i) Firstly, growing up and reaching adult hood without having any relationship with his father or paternal family,

ii) Secondly, continuing to hold a set of beliefs about his father that were at best inaccurate at worst fundamentally wrong,

iii) Thirdly, growing up and reaching adult hood being parented solely by his mother who had been identified not only as having caused emotional harm to him through her alienation of him from his father but also and as significantly whose parenting was identified as creating an enmeshed relationship where R was unable to developmentally separate, to develop his own identity separate to that of his mother.

63. The judge's observations on the uniformity of approach of the Guardian and Dr Duprey thus seems to me to understate the distinction. Dr Duprey was very clear in her evidence that R should have contact with his father and that further work should be undertaken to progress that with the mother in particular. Although she had not specifically identified resources she was clear in her evidence that this should be undertaken and thought the local authority would be best placed to do that. I do not think that the failed contact in May 2018 and the fact that it took place after Dr Duprey gave evidence undermines the overall either the specific conclusions she reached or the overall thrust of her advice.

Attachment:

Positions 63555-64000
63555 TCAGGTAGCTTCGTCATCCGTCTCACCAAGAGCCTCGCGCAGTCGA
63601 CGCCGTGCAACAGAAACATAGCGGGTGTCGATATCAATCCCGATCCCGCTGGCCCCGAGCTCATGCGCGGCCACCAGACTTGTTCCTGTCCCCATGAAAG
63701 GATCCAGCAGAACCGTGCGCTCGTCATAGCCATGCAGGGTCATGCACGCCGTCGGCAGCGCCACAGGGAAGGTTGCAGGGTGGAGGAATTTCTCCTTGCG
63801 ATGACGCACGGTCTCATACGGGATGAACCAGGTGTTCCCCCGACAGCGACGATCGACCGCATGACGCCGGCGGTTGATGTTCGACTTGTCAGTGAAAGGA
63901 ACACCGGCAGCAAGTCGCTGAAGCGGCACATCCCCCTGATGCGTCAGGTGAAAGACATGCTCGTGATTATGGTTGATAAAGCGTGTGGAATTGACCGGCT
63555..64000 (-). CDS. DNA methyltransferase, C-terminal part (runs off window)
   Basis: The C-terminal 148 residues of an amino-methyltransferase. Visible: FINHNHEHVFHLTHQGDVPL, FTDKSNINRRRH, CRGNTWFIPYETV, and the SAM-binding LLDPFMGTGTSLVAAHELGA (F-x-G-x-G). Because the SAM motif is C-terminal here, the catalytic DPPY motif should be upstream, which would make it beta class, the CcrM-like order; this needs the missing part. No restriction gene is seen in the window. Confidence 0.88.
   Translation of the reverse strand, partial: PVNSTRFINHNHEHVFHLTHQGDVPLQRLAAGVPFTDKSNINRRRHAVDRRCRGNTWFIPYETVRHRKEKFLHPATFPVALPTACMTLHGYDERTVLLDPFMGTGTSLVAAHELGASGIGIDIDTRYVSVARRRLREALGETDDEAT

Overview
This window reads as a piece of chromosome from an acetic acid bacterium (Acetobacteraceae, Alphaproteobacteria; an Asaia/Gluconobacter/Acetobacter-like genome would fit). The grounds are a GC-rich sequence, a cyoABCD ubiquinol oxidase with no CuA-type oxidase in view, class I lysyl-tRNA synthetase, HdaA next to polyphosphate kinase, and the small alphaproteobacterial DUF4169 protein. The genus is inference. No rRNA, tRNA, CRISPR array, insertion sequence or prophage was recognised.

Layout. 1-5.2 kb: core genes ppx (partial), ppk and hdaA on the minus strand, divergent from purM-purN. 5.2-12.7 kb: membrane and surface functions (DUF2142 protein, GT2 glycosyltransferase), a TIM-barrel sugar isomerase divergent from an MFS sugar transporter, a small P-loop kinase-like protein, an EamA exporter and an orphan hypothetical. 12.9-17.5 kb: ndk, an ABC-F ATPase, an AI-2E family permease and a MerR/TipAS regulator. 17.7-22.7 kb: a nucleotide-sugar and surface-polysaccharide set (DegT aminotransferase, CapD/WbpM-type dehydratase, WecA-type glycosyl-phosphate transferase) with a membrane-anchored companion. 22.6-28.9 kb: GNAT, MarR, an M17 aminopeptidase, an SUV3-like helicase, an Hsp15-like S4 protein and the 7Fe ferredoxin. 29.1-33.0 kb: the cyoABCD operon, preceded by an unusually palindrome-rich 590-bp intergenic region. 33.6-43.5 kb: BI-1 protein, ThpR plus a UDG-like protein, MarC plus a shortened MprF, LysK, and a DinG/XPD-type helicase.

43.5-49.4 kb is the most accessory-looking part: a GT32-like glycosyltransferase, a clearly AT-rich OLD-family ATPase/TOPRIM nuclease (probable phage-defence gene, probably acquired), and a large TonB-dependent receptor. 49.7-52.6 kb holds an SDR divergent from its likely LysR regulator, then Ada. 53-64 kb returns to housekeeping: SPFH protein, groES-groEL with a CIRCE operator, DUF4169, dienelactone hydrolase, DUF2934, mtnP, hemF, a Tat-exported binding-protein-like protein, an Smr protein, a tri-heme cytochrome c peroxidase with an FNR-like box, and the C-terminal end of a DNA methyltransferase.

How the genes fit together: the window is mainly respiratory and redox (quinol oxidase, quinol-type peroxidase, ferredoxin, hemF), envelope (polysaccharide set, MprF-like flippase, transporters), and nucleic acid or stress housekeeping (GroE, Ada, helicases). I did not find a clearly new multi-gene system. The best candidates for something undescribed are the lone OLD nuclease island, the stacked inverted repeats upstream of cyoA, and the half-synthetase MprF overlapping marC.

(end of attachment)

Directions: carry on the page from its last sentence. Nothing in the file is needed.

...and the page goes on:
64. Both the Guardian and His Honour Judge Thorp considered that there had perhaps been a shift in the mother's understanding and thinking. Neither saw that as a window of opportunity for therapy though. This must arise from the fact that the Guardian in particular had concluded that there was no further possible therapeutic way ahead identified. Of course if there was a therapeutic way ahead, or the possibility that such a way ahead existed but had not been identified, if there was thought to be a change, even if subtle in the mother's capacity to recognise R's needs, surely this was the time to move with the therapy identified by Dr Duprey. Such insight as the mother had gained through the process surely needed nurturing with careful ongoing work rather than being left untended. Given her previous position it was far more probable, and implicitly recognised by the judge, that the mother would continue to behave in the way her historical record suggested she would than for the hope to blossom into realisation and action. At paragraph 107, the judge agreed that the position is a little more positive and said that one hopes she will realise the importance of R developing relationship with his father but 'there is a significant risk that she will be unable to do so.'